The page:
This is going to sound strange: quality, reliable environmental data is very difficult to find. We care about the environment, not just because it supports us and gives us pleasure, but because it’s important to balance our use of the planet’s resources with our care of them. There are many extreme groups that skew the message - they use scare tactics and dramatic images to raise money. The press eats these scary images like lollipops, because it sells more copies and draws more eyeballs. But finding the balance is surprisingly difficult.

We take an evidence-based approach to the environment. We want to know what the data says and change our beliefs when we learn something new, rather than trying to make the evidence fit our existing belief systems. For example, did you know:

Over 600 polar bears are killed by hunters with permits each year. That’s over 6,000 bears in the past ten years. How many bears are left? There are about 40,000 polar bears, and permits allow the harvest of 15 percent every ten years. Believe it or not, polar bear populations are quite healthy and continue to grow as allowed by those who give out the hunting permits. There is no polar-bear emergency. Does that surprise you?

Are our forests being depleted? Believe it or not, we have more green acreage now than any time in the last several thousand years.* We do need to promote biodiversity and protect intact ancient forests. This are emergencies in a few places, but overall it’s not as bad as the press makes it sound.

How about DDT? DDT was widely vilified in the 1980s. Researchers claimed it was responsible for eggshell thinning and birth defects in raptors.* The alarm was sounded, and as a result DDT use was curtailed. That led to many more malaria deaths than we would have had if we had kept using DDT. Recent studies have shown only a tiny association with birth defectsthe trade-offs are worth it to eliminate malaria, and the WHO includes DDT on the list of approved substances to kill mosquito eggs. Cost-benefit analysis is a better tactic than emotional alarms, scary imagery, and zealotry.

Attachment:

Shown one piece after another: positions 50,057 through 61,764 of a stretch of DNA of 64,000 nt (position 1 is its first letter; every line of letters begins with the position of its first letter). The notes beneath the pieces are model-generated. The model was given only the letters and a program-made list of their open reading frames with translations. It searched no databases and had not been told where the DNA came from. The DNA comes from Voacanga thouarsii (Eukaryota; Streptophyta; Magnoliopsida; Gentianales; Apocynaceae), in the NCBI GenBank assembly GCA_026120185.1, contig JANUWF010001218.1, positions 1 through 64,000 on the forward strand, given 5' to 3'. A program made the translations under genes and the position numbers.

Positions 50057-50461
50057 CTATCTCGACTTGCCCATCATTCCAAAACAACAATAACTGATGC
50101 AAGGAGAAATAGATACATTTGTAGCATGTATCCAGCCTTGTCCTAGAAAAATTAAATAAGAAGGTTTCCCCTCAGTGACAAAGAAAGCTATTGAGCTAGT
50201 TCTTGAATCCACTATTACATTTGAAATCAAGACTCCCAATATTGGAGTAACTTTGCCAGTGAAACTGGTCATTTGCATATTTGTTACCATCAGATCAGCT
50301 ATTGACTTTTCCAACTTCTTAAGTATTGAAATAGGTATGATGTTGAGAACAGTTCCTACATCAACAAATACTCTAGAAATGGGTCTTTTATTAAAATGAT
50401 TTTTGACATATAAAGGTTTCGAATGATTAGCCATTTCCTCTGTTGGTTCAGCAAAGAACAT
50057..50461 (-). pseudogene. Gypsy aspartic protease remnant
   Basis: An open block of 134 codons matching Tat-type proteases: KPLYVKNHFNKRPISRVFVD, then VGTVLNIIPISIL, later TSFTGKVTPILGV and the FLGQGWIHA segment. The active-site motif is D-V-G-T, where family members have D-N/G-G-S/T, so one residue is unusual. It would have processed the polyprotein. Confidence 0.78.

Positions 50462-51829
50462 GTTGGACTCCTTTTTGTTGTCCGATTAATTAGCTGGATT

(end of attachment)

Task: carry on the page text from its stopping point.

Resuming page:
What about the Ozone hole? It’s likely that CFCs had nothing to do with the ozone hole and stopping them simply coincided with the natural reduction of the size of the “hole.” While the basic chemical theory is solid, we should always ask for direct evidence, not laboratory evidence. NASA recently reported that the size of the ozone hole naturally varies a lot over decadesThe ozone hole is likely to continue expanding and contracting naturallyI don’t think there was ever any emergency. I don’t believe the Kyoto protocol had anything to do with it. But I’m willing to correct that view if I see evidence to the contrary.

Are we losing all our insect species? We are losing many species, but it’s not as bad as people think. It’s not an insect apocalypse, but we should definitely take steps to limit further breakup of intact ancient forests.

What about the bees? Bee colony collapse was very real in the first decade of this century. The causes were quite complex, involving many factors, but it only lasted a few years. Colonies routinely lose bees in winter; beekeepers have many options for restoring colony numbers in summer. In general, colony collapse disorder was overblown in the media. Bee numbers have been predictably steady for decades.

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